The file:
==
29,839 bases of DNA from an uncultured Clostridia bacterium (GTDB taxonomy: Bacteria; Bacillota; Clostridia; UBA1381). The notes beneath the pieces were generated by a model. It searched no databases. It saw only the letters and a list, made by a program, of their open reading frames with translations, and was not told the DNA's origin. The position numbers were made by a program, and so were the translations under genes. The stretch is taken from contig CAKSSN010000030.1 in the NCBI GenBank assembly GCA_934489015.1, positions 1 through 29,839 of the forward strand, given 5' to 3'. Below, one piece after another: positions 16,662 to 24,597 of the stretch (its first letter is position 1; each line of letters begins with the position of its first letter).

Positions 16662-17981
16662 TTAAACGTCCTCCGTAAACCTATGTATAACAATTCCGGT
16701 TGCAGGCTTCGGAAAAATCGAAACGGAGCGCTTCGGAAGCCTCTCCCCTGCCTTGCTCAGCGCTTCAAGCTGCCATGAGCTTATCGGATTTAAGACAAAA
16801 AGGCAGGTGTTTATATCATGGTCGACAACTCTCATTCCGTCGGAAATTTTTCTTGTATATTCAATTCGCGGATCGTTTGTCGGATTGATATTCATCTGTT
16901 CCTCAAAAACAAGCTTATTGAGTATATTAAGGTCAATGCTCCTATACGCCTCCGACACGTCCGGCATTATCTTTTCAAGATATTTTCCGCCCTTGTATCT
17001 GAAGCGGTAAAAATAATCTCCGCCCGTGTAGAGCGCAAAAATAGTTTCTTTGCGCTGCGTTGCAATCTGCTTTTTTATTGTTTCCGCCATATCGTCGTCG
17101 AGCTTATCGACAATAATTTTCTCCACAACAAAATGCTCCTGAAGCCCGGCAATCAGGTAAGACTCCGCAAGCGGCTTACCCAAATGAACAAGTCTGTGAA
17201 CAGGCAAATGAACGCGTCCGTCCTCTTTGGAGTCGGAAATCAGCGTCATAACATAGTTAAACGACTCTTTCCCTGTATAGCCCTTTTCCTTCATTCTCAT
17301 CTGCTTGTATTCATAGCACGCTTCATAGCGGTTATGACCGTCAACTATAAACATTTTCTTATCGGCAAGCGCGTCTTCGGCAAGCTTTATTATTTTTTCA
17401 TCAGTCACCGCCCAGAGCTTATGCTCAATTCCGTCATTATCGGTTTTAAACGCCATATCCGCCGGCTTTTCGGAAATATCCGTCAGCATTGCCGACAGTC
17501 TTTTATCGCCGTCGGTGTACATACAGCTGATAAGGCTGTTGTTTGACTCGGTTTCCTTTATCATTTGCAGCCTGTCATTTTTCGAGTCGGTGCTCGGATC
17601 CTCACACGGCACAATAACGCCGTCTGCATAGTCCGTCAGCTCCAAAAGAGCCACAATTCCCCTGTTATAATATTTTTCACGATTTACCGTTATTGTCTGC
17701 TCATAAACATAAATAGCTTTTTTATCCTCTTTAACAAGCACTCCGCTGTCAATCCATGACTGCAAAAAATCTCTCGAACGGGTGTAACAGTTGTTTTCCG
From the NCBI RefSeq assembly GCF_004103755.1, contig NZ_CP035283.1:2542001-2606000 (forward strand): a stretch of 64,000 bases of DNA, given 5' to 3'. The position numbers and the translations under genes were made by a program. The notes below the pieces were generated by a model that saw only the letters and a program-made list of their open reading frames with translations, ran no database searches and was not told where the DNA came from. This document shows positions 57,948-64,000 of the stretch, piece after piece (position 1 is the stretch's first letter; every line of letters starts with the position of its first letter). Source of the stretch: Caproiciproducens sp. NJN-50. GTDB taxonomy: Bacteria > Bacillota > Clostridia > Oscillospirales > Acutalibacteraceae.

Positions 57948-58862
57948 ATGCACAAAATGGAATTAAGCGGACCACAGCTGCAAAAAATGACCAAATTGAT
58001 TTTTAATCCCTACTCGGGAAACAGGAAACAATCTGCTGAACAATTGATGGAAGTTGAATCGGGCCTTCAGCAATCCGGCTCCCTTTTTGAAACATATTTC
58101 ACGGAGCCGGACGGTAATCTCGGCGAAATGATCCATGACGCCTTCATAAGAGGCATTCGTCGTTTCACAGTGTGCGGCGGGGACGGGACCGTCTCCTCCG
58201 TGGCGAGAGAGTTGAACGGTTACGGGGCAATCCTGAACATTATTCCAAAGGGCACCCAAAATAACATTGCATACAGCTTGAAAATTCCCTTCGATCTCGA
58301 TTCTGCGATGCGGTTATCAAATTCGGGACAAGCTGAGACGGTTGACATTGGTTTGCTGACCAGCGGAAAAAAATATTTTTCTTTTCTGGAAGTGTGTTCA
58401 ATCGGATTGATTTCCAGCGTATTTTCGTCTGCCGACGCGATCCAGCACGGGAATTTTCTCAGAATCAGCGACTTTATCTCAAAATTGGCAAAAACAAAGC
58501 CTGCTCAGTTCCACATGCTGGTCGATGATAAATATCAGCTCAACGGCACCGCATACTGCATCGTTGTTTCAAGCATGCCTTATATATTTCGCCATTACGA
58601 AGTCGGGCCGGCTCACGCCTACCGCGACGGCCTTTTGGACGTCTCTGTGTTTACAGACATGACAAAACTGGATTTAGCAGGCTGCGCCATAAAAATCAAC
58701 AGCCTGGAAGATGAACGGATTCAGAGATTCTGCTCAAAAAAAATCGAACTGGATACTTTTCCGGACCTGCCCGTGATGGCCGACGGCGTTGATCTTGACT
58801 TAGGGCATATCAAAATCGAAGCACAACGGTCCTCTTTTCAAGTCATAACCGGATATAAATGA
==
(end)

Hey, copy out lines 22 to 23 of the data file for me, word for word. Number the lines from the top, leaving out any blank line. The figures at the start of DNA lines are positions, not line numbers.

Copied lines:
58401 ATCGGATTGATTTCCAGCGTATTTTCGTCTGCCGACGCGATCCAGCACGGGAATTTTCTCAGAATCAGCGACTTTATCTCAAAATTGGCAAAAACAAAGC
58501 CTGCTCAGTTCCACATGCTGGTCGATGATAAATATCAGCTCAACGGCACCGCATACTGCATCGTTGTTTCAAGCATGCCTTATATATTTCGCCATTACGA